UT must prepare for the next winter storm

Alexandra Purchatzke

As our community copes with the effects of the recent winter storm, UT must focus on preparing  for future storms. The University, like most of the state, lacked basic winter weather resources and infrastructure. Given the realities of climate change, winter storms could become a regular occurance in the future. 

In order to ensure the safety of its students, the University must update their winter infrastructure and storm preparedness through the accumulation of resources such as salt, snow plows and shovels. 

One major issue that UT was unprepared for was ice on campus. 

Many students who had to leave their dorms or apartments to make the treacherous journey for food and water fell and were injured due to the icy sidewalks. Since the icy roads also made it difficult for emergency vehicles to get to campus, students did not have access to immediate aid. 

“I was walking, because I didn't have water, to (Gregory Gym) to use the bathroom, and I basically twisted my knee,” biochemistry freshman Rehana Shaik said. “I wasn't able to get up for a while, but I did and it still aches a little now. I would have preferred if they had salted the sidewalks or shoveled it — especially coming up to Jester.”

If UT had prepared resources such as salt, snow plows and shovels in advance, students like Shaik might not have injured themselves. 

This cannot happen again. In the future, UT must have resources to deal with ice on campus to keep students safe.

According to Jimmy Johnson, the assistant vice president for campus safety, UT did have certain measures in place to remove ice in areas where traffic was anticipated.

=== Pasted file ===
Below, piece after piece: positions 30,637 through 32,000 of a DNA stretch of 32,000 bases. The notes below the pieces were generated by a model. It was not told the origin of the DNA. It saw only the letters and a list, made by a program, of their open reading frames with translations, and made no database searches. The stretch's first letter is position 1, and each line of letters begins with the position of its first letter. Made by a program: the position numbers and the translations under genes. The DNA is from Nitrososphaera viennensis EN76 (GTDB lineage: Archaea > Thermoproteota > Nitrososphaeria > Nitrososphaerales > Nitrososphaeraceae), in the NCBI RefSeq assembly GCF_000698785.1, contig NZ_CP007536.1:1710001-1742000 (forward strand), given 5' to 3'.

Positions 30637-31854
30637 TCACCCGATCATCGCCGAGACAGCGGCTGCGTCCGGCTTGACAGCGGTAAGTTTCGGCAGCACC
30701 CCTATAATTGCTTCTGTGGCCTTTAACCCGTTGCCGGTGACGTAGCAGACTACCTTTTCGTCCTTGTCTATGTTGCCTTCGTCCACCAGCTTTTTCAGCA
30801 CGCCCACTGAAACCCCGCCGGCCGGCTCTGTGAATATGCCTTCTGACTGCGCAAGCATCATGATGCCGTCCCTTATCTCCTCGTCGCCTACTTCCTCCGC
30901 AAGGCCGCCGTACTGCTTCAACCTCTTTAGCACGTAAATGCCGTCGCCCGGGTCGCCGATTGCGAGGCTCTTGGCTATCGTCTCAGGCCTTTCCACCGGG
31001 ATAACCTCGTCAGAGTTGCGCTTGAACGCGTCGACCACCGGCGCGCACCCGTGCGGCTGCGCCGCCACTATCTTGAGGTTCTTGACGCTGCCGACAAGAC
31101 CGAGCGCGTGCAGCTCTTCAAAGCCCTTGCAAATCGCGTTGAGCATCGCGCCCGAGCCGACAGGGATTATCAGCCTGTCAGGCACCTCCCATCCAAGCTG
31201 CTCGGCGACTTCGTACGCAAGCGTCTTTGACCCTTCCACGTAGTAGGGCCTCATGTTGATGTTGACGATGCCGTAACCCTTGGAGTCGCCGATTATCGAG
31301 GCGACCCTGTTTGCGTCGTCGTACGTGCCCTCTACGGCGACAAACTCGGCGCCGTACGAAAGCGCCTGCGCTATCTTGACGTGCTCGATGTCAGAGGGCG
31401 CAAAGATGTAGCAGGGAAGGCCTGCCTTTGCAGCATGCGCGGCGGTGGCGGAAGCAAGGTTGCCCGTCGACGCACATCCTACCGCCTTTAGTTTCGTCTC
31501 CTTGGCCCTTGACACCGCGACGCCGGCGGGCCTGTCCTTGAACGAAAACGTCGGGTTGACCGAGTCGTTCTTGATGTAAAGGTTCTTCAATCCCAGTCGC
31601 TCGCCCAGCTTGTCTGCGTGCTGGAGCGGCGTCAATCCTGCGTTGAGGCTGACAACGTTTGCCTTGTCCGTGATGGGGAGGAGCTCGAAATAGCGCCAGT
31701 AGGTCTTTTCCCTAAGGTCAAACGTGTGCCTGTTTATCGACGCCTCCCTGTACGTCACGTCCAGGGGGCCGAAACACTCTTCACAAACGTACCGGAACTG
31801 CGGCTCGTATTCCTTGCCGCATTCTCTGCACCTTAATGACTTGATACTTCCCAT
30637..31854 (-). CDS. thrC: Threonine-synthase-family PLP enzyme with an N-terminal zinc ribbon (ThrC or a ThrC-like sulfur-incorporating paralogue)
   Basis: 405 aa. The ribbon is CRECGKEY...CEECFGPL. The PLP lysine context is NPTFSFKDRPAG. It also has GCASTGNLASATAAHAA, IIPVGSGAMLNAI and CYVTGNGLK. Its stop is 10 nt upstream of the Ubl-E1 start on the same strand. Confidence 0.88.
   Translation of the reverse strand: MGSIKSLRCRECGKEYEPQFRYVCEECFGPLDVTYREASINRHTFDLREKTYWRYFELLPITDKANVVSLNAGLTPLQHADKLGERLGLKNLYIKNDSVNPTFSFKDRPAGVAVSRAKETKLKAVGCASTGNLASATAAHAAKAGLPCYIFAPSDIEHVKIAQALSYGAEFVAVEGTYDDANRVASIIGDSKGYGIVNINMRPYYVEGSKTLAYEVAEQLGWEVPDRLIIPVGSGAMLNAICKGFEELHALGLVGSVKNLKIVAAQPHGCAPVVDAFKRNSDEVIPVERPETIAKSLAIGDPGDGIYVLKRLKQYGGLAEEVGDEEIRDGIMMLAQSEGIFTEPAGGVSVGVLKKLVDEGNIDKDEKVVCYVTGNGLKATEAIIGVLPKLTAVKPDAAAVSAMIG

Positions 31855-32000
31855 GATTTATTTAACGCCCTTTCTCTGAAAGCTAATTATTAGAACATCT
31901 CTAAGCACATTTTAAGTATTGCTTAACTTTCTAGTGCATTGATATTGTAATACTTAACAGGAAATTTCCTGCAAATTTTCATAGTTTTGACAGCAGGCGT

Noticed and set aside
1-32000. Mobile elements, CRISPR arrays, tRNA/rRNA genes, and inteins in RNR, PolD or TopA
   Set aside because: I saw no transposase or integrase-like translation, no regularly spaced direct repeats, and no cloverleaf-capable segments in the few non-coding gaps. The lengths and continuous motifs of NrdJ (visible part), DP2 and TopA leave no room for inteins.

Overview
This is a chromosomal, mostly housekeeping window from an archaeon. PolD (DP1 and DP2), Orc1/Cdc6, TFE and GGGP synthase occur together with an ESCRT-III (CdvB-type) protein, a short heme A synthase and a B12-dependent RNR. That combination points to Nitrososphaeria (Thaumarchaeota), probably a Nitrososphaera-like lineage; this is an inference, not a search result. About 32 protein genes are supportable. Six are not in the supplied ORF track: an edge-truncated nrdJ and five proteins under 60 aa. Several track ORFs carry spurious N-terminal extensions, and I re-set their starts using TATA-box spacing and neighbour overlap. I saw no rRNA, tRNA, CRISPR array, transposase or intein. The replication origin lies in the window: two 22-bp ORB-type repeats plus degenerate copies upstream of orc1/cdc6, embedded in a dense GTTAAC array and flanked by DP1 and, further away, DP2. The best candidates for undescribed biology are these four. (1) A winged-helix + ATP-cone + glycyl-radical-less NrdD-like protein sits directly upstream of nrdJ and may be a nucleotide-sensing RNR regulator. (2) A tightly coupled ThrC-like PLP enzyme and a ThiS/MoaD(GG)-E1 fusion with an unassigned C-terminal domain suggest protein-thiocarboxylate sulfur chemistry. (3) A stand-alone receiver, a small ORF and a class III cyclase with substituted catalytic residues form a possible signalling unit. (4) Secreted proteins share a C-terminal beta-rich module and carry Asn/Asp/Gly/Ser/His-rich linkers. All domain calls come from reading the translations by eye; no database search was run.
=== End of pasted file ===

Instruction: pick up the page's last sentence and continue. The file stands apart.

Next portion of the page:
“During the storm, teams applied an environmentally safe ice melting agent in those areas,” Johnson said. “They also used an environmentally safe torch typically used for weed removal to melt ice in high traffic areas. University Housing and Dining teams applied an ice melting agent in high traffic areas near residential halls (entry ways, exits, stairs and walkways to the main sidewalks), … (and) also spread granules that assist in melting ice in those same areas.” 

However, seeing as many students fell or were badly injured on campus, the current approach is not enough. Just using weed torches to melt the ice does not prevent students from falling on slick sidewalks or keep melted ice from refreezing. Furthermore, it does nothing to stop the snow from falling and piling up there in the first place. 

Additionally, emergency vehicles were not able to move through campus due to snow, which salting the roads or using snow plows could have easily prevented.

Although many students went through much more than just slipping on ice, and a lot of work still needs to be done at the state level, taking small actions to prepare makes a big difference. 

When the next winter storm hits, I hope that UT makes sure students do not have to endure the same struggles. 

Purchatzke is a biochemistry freshman from Boerne, Texas.